„It is substantial for relational constructivism that it basically originates from an epistemological point of view, thus from the subject and its construction processes. Coming from this perspective it then focusses on the (not only social, but also material) relations under which these cognitive construction processes are performed. Consequently, it‘s not only about social construction processes, but about cognitive construction processes performed under certain relational conditions.“

Critical constructivism
A series of articles published in the journal Critical Inquiry (1991) served as a manifesto for the movement of critical constructivism in various disciplines, including the natural sciences. Not only truth and reality, but also “evidence”, “document”, “experience”, “fact”, “proof”, and other central categories of empirical research (in physics, biology, statistics, history, law, etc.) reveal their contingent character as a social and ideological construction. Thus, a “realist” or “rationalist” interpretation is subjected to criticism. Kincheloe’s political and pedagogical notion (above) has emerged as a central articulation of the concept.

Genetic epistemology
James Mark Baldwin invented this expression, which was later popularized by Jean Piaget. From 1955 to 1980, Piaget was Director of the International Centre for Genetic Epistemology in Geneva.

Constructivism and scientific disciplines
It is often from specific scientific disciplines that epistemology has developed. Among the references to constructivism, several authors have referred to different periods in the “new sciences”: Giambattista Vico and his book La scienza nuova from 1708, Gaston Bachelard and The new scientific spirit (1934), Herbert Simon and the new science of the artificial (The science of the artificial, 1969).

Constructivism and physical science
The Mioara Mugur-Schächter’s Relativistic Conceptualization Method (so-called MCR), which emerged from quantum physics, can clearly be classified as a constructivist method.

This formalized epistemology (MCR) introduces a real epistemological leap: it is a qualitative but formalized epistemology, constructed by appropriate generalizations from the study of the foundations of quantum mechanics. The approach is deductive, based on a limited number of principles, postulates and definitions. It is rooted directly in a-conceptual physical factuality. It establishes a deep unification, genetic, between logic and probabilities. The place of meaning in Shannon’s theory of “information” is elucidated. We construct an algorithm for identifying the factual law of probabilities to be posited on the universe of elementary events of a probability space. It defines relativistic measures of complexity that preserve the semantic contents.

Herbert Simon and the “sciences of the artificial”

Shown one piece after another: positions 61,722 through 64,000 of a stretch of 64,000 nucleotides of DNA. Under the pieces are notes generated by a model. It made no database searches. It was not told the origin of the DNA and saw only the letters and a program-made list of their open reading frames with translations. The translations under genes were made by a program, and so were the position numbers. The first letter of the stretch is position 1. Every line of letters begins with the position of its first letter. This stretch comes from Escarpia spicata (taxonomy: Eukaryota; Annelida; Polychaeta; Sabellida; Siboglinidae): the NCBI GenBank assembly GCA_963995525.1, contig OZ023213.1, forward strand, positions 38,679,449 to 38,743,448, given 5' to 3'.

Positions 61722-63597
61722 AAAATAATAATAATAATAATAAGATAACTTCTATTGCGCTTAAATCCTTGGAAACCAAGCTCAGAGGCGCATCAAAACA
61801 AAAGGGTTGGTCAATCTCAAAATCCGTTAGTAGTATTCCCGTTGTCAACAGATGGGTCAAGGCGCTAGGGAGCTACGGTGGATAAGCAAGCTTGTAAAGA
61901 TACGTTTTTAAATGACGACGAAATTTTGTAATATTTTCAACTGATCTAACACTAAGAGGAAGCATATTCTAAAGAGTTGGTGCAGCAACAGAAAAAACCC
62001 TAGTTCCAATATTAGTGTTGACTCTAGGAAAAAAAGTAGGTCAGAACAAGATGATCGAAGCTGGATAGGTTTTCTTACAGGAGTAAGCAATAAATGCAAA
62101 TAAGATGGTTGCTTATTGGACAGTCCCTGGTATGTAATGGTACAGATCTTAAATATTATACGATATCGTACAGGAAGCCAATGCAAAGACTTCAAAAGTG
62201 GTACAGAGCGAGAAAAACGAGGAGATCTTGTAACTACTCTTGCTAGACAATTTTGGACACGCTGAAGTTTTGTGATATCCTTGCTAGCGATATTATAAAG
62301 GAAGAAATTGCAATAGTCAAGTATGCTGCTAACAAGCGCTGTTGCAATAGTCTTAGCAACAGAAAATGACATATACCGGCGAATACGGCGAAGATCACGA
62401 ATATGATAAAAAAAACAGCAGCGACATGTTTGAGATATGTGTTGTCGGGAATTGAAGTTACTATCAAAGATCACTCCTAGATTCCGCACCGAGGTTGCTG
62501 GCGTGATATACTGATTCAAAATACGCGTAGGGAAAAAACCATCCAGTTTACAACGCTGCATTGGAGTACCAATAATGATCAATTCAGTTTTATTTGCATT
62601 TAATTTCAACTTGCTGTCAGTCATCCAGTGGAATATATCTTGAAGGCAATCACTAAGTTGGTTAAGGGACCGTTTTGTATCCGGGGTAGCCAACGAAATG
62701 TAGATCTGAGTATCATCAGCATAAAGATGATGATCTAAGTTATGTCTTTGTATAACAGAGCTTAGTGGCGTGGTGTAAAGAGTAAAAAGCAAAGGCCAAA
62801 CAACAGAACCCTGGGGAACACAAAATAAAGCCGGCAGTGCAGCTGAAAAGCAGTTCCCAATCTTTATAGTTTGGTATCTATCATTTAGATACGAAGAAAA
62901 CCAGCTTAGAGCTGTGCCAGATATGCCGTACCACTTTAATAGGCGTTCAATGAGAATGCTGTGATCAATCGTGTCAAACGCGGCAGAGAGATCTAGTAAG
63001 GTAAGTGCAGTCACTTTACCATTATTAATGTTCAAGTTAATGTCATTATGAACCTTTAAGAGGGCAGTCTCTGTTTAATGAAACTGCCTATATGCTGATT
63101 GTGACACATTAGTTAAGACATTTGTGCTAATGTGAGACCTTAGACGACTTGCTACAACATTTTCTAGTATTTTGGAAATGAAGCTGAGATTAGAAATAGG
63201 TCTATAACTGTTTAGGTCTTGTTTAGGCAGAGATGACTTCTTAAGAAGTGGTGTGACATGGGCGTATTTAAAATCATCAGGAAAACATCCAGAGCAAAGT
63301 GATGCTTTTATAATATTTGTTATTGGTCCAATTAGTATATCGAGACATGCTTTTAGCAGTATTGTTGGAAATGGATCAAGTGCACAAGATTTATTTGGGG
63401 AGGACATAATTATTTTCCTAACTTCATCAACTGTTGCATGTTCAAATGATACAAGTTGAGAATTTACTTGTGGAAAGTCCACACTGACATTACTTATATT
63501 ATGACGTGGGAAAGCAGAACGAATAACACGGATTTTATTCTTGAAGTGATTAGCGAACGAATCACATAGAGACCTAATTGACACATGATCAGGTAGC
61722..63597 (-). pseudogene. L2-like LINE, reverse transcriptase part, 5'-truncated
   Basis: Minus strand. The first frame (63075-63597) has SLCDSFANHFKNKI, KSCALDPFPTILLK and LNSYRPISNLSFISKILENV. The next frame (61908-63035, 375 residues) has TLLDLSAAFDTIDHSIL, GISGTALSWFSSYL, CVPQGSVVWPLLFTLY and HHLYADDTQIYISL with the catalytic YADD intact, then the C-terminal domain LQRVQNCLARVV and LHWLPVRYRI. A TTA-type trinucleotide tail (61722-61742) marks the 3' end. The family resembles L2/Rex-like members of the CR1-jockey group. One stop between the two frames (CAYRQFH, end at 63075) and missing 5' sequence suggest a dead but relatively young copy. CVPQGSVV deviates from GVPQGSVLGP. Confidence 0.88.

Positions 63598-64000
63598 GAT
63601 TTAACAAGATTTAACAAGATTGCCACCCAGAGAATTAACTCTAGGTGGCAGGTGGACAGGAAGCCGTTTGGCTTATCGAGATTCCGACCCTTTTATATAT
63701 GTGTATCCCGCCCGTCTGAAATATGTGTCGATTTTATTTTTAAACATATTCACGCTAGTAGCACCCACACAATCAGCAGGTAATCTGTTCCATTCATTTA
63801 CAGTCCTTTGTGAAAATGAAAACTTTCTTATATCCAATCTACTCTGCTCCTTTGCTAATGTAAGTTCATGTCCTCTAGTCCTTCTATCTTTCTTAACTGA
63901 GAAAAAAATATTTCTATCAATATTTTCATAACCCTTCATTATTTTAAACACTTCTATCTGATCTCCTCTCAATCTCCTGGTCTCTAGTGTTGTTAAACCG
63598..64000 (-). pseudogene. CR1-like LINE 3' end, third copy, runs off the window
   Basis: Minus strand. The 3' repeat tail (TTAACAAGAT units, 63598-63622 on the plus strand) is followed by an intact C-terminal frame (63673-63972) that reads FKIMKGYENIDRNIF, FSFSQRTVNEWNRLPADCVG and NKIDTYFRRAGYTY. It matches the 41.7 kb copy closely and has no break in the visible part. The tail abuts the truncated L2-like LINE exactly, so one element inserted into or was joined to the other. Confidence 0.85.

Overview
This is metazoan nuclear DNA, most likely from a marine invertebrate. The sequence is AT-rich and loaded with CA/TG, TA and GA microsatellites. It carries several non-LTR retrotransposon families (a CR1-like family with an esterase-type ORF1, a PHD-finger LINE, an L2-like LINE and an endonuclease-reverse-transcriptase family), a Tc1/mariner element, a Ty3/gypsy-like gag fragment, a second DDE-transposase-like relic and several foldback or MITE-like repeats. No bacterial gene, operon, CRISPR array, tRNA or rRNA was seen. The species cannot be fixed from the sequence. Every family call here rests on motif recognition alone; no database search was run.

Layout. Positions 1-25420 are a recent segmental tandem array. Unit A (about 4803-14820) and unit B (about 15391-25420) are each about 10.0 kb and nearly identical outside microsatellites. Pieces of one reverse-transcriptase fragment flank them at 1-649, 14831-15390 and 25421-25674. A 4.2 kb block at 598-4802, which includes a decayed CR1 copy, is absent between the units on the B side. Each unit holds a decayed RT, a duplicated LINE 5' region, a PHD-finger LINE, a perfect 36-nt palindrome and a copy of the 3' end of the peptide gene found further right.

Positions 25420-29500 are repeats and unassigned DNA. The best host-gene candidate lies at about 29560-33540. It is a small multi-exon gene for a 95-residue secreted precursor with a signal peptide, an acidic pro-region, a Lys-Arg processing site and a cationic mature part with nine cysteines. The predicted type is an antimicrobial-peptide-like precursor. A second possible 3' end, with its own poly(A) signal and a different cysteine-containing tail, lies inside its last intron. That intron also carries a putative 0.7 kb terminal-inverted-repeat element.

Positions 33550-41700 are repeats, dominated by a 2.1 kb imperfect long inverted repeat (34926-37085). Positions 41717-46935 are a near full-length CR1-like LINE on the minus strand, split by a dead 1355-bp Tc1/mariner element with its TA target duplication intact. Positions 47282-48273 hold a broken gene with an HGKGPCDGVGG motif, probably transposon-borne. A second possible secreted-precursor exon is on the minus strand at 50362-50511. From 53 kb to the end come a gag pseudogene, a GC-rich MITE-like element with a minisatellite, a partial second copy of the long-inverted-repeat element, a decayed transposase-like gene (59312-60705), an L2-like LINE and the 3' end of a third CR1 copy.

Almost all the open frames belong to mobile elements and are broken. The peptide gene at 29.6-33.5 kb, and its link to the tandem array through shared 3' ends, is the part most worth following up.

By the expression “sciences of the artificial”, Herbert Simon intends to designate those disciplines whose object of study is created by the man and not coming from the nature, namely: from the theory of the information, cybernetics, computer science, automation, but also the sciences of cognition, decision, etc. These disciplines, which have not found a place in the classical classification of the sciences observing nature, are reintegrated by constructivism. Indeed, it considers any object of study as constructed by a subject, including the traditional natural sciences.

Constructivism psychology
In psychology, constructivism is considered as a theory of learning, developed, among others, by Jean Piaget or by members of the Palo Alto School in reaction to behaviorism.

The School of Palo Alto is a stream of thought and research that took the name of the city of Palo Alto in California, from the early 1950s. It is quoted in psychology and psycho-sociology as well as in science. information and communication. This current is at the origin of family therapy and brief therapy. Its founders include Gregory Bateson, Donald D. Jackson, John Weakland, Jay Haley, Richard Fisch and Paul Watzlawick.

In 1976, Heinz von Foerster, who, like Gregory Bateson, had participated in the Macy Conferences, joined the MRI on the occasion of the second Donald D. Jackson Memorial Lecture, during which he gave a presentation on the scope of the fundamentals of radical constructivism on psychotherapy.

Constructivism gradually becomes one of the foundations of Palo-Alto’s approach, as evidenced by the publication in 1981 of The Invention of Reality, Contributions to Constructivism under the direction of Paul Watzlawick, which includes contributions by von Foerster and von Glasersfeld.

Social constructivism
In sociology, social constructivism is at the intersection of different currents of thought and was presented by Peter L. Berger and Thomas Luckmann in their book The Social Construction of Reality (1966) following the works of Alfred Schütz. The latter seeks to discover the way in which social reality and social phenomena are “constructed”, that is to say the way in which these phenomena are created, institutionalized and transformed into traditions. In his work Things Say, Sociologist Pierre Bourdieuproposes to give to his sociological theory the name of “constructivist structuralism” or of “structuralist constructivism”, thus displaying his will to overcome the frequent opposition in sociology between structuralism (which affirms the submission of the individual to rules structures) and constructivism (which makes the social world the product of the free action of social actors).